Mycobacterium stomatepiae sp nov., a slowly growing, non-chromogenic species isolated from fish


Pourahmad F, Cervellione F, Thompson K, Taggart J, Adams A & Richards R (2008) Mycobacterium stomatepiae sp nov., a slowly growing, non-chromogenic species isolated from fish. International Journal of Systematic and Evolutionary Microbiology, 58 (12), pp. 2821-2827.

Slowly growing, non-chromogenic mycobacteria were isolated from striped barombi mbo cichlids (Stomatepia mariae) maintained at the London Zoo Aquarium, UK. The isolates could be differentiated from other slowly growing, non-pigmented mycobacteria by a combination of phenotypic features including their inability to grow at 37 degrees C, positive tests for heat-stable catalase, tellurite reduction and arylsulfatase activity, and the absence of urease activity, Tween 80 hydrolysis, nitrate reductase, iron uptake and semiquantitative catalase. The almost full-length 16S rRNA gene sequence, together with partial sequences from the 65 kDa heat-shock protein (hsp65) and the beta-subunit of the bacterial RNA polymerase (rpoB) genes and the 16S-23S internal transcribed spacer 1 (ITS 1) region were identical for all three novel strains, but distinct from those of all known mycobacterial species. Phylogenetic analysis based on 16S rRNA gene sequences placed the novel isolates within the slowly growing mycobacteria group in close proximity to Mycobacterium florentinum. Based on genotypic and phenotypic findings, it is proposed that these isolates represent a novel species of the genus Mycobacterium, for which the name Mycobacterium stomatepiae sp. nov. is proposed with strain T11(T) (=DSM 45059(T) = CIP 109275(T) = NCIMB 14252(T)) as the type strain.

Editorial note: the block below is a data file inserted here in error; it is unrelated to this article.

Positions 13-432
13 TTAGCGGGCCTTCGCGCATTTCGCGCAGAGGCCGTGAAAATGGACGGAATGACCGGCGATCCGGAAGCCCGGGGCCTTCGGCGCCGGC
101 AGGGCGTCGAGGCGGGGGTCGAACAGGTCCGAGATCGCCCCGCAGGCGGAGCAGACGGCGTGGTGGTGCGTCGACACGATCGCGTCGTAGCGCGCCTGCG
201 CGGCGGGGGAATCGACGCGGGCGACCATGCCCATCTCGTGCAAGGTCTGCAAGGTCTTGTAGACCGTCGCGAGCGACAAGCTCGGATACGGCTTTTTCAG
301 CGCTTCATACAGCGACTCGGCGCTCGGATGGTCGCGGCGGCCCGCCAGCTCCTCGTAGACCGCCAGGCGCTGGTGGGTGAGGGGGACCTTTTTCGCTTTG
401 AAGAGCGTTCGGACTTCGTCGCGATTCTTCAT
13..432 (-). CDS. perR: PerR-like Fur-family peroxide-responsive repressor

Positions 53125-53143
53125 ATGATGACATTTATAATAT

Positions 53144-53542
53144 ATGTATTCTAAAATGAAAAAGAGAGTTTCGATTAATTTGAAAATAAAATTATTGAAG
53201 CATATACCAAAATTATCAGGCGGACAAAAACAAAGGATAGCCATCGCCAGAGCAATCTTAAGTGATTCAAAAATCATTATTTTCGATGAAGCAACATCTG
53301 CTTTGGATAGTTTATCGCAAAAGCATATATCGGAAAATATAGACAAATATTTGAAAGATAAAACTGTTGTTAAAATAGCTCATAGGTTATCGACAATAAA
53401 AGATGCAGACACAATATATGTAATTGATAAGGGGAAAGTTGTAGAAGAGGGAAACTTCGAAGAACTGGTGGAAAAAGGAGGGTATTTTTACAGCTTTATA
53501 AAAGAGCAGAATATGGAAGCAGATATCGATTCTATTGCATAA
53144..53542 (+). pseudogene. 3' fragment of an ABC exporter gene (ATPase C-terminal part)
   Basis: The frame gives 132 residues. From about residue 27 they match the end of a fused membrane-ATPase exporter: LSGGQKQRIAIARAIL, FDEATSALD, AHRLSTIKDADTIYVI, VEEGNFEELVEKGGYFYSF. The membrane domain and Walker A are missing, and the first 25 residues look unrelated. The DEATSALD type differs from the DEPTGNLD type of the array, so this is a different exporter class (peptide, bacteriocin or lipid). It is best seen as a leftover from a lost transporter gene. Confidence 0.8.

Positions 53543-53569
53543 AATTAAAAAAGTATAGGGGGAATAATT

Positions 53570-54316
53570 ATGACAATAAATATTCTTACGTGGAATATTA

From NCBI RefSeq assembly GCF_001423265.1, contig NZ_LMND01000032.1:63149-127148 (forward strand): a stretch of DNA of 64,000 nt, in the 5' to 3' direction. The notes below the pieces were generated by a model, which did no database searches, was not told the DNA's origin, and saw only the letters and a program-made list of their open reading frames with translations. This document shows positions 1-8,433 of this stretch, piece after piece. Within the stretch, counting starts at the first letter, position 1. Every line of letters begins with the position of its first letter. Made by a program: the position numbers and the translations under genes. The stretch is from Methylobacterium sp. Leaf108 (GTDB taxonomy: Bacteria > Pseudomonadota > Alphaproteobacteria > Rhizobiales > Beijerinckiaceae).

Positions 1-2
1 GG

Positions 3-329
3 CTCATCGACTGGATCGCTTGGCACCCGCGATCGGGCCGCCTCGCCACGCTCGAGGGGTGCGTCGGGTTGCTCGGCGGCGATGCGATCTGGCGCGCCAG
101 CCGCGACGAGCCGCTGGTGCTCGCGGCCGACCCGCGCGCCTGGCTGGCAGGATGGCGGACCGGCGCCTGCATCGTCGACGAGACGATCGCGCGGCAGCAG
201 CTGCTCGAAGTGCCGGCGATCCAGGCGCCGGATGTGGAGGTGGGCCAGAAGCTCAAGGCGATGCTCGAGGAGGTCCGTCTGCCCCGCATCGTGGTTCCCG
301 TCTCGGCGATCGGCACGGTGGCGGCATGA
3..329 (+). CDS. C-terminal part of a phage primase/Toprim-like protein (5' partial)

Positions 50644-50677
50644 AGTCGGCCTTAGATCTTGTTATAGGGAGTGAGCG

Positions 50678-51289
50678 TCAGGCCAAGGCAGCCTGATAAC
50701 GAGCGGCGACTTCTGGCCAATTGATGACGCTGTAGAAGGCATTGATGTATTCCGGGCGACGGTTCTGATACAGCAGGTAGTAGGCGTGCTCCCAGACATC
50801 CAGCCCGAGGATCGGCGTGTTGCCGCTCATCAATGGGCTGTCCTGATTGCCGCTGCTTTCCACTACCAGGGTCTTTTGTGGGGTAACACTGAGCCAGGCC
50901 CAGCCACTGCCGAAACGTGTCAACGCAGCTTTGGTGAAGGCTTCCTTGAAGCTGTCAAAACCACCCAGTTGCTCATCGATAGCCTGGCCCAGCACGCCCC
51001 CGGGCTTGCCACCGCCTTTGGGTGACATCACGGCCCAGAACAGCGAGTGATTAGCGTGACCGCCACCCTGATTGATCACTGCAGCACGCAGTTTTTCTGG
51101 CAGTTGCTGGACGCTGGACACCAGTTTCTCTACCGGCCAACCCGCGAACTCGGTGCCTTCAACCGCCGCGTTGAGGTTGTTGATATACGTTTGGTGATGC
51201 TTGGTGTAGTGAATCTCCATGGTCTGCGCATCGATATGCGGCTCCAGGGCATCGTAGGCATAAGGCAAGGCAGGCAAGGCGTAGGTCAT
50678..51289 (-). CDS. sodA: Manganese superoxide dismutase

80; activities; analysis; BACTERIAL; C; cichlid; COMBINATION; Feature; features; fish; gene; Genes; NOV; other; PHYLOGENETIC ANALYSIS; PROTEIN; reduction; REGION; RNA; SEQUENCE; SEQUENCES; STRAINS; TESTS; UK; uptake

International Journal of Systematic and Evolutionary Microbiology: Volume 58, Issue 12

Publication date31/12/2008
Place of publicationREADING, ENGLAND